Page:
I’ve copied it below for your reading pleasure:

Part I: Motion 312, Fixed-Wing Technology and Ballooning -An Allegory
 
Note:  The following account is intended to be entirely fictional.  Resemblance to any persons, living or dead, is entirely coincidental.
 
In the early days of air flight, a Canadian aviation engineer was well-known for his opposition to ballooning (which was the established method of air flight in those days).  He actively spoke and wrote against ballooning, penning letters to the editor and articles in professional journals to express this opposition to ballooning.
 
After years of being stonewalled by an aviation establishment entirely enamoured with ballooning and which was completely unwilling to consider alternatives, he fell into deep thought.
 
“Perhaps I could find some other issue to pursue on which a majority of Canadians could agree,” he wondered to himself “Could I find some aviation principles on which we might find a consensus?”
 
After serious analysis, he came up with some aviation principles he felt might be acceptable to everyone.  He suggested a process to study the principles of fixed-wing aircraft to determine whether or not they should be pursued.  He suggested that the study consider whether or not existing legal prohibitions against fixed wing aviation were consistent with early 20th century aviation science and understanding.  He pointed out that Canada was one of only a few advanced nations to completely protect ballooning against fixed wing development.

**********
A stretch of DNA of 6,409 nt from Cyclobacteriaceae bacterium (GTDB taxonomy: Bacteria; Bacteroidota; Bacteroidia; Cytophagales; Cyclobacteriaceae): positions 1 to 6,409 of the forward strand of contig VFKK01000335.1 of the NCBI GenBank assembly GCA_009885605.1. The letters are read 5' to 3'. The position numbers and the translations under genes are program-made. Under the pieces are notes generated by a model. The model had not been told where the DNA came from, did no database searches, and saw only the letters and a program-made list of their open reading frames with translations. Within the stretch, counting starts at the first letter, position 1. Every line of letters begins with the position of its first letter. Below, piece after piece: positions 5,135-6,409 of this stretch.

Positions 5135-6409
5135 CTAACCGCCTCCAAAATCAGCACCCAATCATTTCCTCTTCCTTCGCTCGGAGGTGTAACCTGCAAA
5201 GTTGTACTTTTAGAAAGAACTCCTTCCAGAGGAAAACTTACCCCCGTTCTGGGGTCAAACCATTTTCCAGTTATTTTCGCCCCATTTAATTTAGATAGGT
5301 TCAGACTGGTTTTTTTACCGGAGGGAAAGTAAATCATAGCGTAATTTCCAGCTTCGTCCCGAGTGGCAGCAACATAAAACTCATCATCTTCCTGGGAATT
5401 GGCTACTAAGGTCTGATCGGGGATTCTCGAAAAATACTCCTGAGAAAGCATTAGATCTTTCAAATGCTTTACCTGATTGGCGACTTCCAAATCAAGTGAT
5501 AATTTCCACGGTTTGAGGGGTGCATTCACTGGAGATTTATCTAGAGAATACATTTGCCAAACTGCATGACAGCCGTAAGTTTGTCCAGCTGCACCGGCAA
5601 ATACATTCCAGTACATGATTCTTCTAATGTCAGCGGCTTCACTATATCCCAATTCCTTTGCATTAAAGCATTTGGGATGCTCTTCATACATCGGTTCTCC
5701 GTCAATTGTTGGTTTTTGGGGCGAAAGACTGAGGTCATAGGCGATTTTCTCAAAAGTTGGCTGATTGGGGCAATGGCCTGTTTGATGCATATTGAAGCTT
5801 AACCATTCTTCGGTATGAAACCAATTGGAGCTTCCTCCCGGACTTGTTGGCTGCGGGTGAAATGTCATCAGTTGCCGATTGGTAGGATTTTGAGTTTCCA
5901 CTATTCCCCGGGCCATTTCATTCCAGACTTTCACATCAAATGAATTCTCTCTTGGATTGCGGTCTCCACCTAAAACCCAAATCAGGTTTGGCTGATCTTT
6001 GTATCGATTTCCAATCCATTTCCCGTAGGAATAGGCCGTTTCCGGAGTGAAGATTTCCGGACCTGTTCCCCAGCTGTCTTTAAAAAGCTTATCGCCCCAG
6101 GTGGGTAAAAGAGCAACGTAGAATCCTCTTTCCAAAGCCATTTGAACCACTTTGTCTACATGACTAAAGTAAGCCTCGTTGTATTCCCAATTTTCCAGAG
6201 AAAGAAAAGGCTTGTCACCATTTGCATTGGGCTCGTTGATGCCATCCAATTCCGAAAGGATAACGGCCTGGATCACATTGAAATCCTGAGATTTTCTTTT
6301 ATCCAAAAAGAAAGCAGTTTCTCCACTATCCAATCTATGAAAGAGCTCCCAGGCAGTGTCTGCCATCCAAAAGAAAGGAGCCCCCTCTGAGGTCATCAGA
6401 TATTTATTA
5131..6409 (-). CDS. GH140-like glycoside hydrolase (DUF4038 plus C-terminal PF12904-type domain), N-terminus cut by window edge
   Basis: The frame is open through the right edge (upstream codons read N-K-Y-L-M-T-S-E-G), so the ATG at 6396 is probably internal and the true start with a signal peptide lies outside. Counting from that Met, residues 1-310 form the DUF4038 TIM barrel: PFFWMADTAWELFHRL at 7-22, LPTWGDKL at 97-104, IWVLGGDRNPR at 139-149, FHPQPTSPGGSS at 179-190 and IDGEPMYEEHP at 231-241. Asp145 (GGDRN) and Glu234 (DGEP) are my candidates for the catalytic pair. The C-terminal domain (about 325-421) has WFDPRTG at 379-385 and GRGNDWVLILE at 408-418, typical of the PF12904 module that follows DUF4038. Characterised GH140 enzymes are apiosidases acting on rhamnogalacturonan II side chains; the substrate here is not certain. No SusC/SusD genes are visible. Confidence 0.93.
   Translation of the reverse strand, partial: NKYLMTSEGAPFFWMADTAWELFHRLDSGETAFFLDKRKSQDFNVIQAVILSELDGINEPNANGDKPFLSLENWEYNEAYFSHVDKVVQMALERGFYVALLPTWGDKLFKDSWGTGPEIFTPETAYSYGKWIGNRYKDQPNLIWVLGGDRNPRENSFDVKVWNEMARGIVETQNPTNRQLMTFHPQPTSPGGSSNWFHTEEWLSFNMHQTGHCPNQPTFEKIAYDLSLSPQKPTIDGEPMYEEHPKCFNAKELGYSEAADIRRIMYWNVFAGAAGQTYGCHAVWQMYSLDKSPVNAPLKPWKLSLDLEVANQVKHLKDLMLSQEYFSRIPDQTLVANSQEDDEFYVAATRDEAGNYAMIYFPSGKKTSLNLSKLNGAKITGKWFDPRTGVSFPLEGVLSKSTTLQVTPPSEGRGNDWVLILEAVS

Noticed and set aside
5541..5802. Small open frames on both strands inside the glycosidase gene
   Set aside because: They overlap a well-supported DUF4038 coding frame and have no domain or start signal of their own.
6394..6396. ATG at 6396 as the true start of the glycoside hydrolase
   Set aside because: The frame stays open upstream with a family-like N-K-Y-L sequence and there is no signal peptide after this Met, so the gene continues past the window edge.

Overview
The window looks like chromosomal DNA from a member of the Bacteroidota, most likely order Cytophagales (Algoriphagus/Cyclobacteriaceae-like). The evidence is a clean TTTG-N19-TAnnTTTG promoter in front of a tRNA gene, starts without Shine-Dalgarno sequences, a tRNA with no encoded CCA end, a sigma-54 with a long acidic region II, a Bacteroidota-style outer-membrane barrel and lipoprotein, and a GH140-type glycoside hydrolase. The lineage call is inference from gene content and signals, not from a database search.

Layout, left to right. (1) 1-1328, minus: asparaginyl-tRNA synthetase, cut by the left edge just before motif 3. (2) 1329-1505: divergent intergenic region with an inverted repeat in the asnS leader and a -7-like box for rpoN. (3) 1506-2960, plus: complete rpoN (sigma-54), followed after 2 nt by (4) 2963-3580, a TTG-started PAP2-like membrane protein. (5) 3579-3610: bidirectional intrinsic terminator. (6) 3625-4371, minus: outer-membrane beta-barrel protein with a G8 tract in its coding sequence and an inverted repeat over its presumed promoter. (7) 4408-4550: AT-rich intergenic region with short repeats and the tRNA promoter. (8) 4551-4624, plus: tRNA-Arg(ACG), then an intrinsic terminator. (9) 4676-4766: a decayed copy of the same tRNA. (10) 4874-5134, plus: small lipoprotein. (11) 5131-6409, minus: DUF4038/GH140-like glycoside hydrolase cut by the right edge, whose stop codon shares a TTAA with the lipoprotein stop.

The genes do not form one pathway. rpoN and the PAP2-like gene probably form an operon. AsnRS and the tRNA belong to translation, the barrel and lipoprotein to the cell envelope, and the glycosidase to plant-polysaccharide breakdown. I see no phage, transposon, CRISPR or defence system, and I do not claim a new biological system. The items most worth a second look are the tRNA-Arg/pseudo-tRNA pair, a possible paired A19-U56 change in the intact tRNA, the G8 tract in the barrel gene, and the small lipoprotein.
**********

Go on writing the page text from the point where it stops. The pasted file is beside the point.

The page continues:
An honest man, the aviation engineer acknowledged the relationship between fixed wing technology development and ballooning, and even admitted that the development of fixed wing technology might mean fewer people would engage in ballooning.
 
You can imagine that the ballooning industry rose immediately to the challenge.  Their first attack was to indignantly accuse the aviation engineer of being a ballooning-hater whose only motive was to destroy the ballooning industry.  “He says he just wants to improve aviation, but his real interest must be to simply destroy the ballooning industry since he must know that fixed wing aviation will mean fewer people will pursue ballooning”, they said.
 
The engineer protested that ballooning and fixed-wing aviation were not necessarily inconsistent with each other, but the balloonists ignored him.
 
He pointed out that something wasn’t right if balloonists felt they needed to pretend that fixed-wing technology didn’t exist.  They still ignored him.